Browse Tag by Interbike
Bicycle, Bike Porn, Events, Gear, Travel

And so Interbike begins…

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Fresh off the plane in Las Vegas for this year of Interbike, I’m sitting in my hotel typing this- enjoying a cold Budweiser in my underwear. I’m doing things a little different this year, blogging solely from an iphone 6 and a bluetooth keyboard. I’m not certain it will work well, but I spent all my money on bike parts this year, so thats what you get.

I spent a little better than a week in California- the Golden State, visiting family and friends with my better half. Bringing our bikes was clutch- I love riding in the bay, and the wife didn’t ride much when she lived in the area. She also got a new saddle- so riding her skinny tire bike has been a pleasure lately.

A few of the fun things I did include the tasting of so many great beers. And whiskeys. And coffee. So. Many.  Mikkeller Bar, Fieldwork Brewing, Beer Revolution, Trappist Provisions, Øl…. The list goes on. We rode the Iron Horse Trail in 104 degree heat. I drank coffee for a couple hours with the homey Stevil as we spoke of the changing social and economic landscape of Oakland. I bought a sweet 49ers Starter x Levi’s collaboration jacket that will becoome something else very soon. I met my new nephew, now 9 months old, that my sister named after me (the poor bastard.) I was busy.

I also stopped by Montano Velo, which is now in half the space that it was last time I visited. I met with Daniel, owner of Tumbleweed Bicycle Co. Not only is he a nice guy, passionate about cycling and riding bikes in exotic locales- he wrapped his head around a different way (than I’ve seen) to build a 4″ tire fat bike. He and some buddies recently returned from a trip to Mongolia- all riding working prototypes of this bike of his. It uses a Rohloff hub- which may make some people scream “Nerd!” right out of the gate- but it works. It works well. The idea is to keep a low q-factor, use a standard mtb bb, and parts that are (at the very least slightly more) accessible in obsure places than many fatbike parts.  

    
  
 The bikes were loaded heavily for the trip and ridden over 1000 miles, few if any paved. All worked well. Though the final frames will have minor aesthetic changes, along with cleaner welds- you can expect a pretty neat bike that will accommodate a number of wheel sizes (it also uses an adjustable bb,) front suspension, a Rohloff and feel good on the trail. I hope to hear more about Daniel and Tumbleweed Bicycle Co soon. I mean-the website is a .cc like Rapha is, so it must be good, right?

But now I’m in Vegas and the real work starts. Desert heat, an overwhelming number of brands and people trying to get their goods to the masses. The beer drinking. The shitty food and 1 mile long blocks. Underbike. Even a goddamn cargo bike syposium. I’m going to need a vacation after the next 5 days.

But yeah- if you like to make party and you happen to be in Downtown Las Vegas on Thursday, the bad decision makers will be attending Stevil’s annual shit show that is Underbike. 

  
  There will be music and hopefully the bar doesn’t run out of beer (which has happened just about yearly.)

So that’s about all that’s fit to print. I’ll try and do a daily thing with some stuff that appeals to me but then again, I’m nothing- if not unreliable.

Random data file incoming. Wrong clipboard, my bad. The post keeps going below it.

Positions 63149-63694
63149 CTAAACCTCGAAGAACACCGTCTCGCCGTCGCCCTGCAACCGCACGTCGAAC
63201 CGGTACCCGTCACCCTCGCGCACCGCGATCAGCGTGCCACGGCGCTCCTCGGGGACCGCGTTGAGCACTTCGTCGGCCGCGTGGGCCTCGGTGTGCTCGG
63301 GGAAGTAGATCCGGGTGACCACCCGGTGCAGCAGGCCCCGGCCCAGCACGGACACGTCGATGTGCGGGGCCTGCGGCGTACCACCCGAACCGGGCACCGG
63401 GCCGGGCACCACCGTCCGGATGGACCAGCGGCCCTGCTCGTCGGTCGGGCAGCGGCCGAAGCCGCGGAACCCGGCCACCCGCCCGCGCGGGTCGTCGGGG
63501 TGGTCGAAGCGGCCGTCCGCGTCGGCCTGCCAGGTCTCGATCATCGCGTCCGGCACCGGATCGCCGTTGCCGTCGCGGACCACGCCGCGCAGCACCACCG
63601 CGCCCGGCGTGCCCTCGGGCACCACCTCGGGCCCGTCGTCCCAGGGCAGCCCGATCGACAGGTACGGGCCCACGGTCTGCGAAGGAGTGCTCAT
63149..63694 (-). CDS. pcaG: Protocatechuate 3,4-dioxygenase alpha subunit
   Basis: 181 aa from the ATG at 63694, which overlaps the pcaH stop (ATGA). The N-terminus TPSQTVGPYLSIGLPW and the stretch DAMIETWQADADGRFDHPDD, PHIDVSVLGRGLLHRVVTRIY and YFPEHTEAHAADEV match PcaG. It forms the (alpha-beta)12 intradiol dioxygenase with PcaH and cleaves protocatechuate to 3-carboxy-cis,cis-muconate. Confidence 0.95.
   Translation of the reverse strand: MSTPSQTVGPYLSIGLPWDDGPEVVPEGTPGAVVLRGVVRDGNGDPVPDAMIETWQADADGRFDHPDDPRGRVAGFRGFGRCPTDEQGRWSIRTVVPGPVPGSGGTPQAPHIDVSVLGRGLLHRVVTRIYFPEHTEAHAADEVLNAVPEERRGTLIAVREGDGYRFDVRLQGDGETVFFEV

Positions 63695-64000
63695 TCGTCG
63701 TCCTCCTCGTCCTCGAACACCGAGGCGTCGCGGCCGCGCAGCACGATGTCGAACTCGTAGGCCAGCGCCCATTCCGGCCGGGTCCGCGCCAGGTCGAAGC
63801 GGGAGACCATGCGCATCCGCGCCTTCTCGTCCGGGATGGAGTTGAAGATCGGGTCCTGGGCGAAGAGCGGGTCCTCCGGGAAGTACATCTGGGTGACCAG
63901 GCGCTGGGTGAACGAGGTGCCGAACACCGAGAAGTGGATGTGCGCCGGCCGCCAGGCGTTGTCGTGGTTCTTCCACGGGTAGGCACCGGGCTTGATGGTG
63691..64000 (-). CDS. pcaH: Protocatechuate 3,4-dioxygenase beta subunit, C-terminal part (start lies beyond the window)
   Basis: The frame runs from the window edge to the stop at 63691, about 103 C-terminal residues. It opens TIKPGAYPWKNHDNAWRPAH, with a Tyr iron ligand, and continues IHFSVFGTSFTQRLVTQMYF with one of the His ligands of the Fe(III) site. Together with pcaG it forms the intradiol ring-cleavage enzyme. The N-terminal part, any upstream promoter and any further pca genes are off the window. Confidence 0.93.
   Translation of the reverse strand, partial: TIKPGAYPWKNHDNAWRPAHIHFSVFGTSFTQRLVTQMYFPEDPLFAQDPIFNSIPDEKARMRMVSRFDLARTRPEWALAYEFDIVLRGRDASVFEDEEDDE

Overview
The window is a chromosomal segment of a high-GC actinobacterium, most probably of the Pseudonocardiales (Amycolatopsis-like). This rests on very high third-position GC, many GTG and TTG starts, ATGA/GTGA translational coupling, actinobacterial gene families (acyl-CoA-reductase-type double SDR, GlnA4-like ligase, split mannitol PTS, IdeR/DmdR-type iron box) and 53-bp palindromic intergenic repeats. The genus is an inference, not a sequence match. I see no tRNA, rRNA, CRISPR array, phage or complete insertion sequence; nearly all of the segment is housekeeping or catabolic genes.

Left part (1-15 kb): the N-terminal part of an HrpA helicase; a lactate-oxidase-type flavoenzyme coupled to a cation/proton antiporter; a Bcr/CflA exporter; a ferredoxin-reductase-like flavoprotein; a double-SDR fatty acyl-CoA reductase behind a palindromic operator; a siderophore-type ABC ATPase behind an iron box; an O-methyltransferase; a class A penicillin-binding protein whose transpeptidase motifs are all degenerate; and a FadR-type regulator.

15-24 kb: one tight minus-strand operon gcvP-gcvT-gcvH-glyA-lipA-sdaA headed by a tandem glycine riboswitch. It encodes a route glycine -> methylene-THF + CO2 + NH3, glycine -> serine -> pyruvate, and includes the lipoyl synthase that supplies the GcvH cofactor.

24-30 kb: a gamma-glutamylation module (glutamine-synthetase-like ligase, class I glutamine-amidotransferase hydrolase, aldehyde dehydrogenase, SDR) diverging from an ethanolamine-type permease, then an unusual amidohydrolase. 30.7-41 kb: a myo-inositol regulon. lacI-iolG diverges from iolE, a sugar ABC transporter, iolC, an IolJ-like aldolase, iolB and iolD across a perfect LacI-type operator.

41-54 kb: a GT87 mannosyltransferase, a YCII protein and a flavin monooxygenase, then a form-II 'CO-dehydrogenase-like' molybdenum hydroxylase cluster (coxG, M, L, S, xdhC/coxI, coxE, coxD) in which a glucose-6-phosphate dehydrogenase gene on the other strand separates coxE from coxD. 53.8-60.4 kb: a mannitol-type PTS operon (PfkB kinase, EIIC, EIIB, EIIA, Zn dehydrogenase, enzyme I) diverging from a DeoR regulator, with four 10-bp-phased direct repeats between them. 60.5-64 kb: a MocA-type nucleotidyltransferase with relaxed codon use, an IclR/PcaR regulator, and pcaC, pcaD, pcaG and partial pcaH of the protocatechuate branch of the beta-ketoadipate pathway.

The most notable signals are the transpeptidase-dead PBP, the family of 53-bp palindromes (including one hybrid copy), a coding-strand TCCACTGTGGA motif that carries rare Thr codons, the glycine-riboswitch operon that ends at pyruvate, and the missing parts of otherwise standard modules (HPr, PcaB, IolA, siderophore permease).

Bicycle, Bike Porn, Events, Travel

Interbike 2013

Interbike 2013.  2 days in the desert at Bootleg Canyon, 3 days at the Mandalay Bay.  In that time I consumed 10 supplement bars chopped into bite sized pieces, 14 energy gels, 9 Dixie cups with some sort of recovery drink, 147 beers, 18 shots of whiskey, 1 shot of Ass Juice, 8 gin and tonics, 19 whiskeys on the rocks, 6 32oz margaritas, and 4 Bloody Susans.  Even with all the liver training I do, my body hurt by the end of it.

Interbike has become something of a pilgrimage for me.  My fifth year attending, it’s a time to see friends that I don’t see often, if ever, outside of this annual trip to Las Vegas.  Interbike is 750+ exhibitors, representing 1200+ brands, selling their goods and services to wholesalers, retailers, and manufactures.  Working Media (the reason GMG is allowed in) is present to cover the new and sometimes exciting products that are available, to help build the buzz about the coming year.  This year was a little different, with the final day being an “invite-only” consumer day- where retailers could invite their top customers to check out the floor.

Along with having a different events company put on the show, Interbike changed location from The Sands Convention Center to Mandalay Bay.  The new location seemed smaller, but also ran smoother on the registration end and I for some reason found it easier to find the venue.  The small venue made the inside feel a bit cramped, like exhibitors were stacked on top of one another. Mandalay is also in a less convenient location on the strip- reducing the number of cheap hotels and bars within a close walk.

Outdoor Dirt Demo:

I had some much appreciated company at Dirt Demo this year, as Felix and Kerry flew in from Seattle to hang out.  We walked in the dust and drank beers in the desert while we looked at bikes.  My focus on a personal level this year, was looking for my next bike which- with my move back to Alaska, is a fat bike (spoiler alert: Gon’ get myself a Fatback.)  Fatbikes have seen a lot of growth recently, with carbon becoming a very popular frame material.  Fatback has the Corvus9:Zero:7 has the Whiteout and Borealis has the Yampa.  Along with new materials- there is a shift in rear spacing- with 190mm becoming pretty standard, allowing for the fattest tires currently available (4.8″ wide on a 100mm rim.) The carbon frames are using through-axles, so the actual spacing is 197mm (3.5mm extra is needed per side)  Felt even had an electric (albeit aluminum) concept bike there, called the FatE.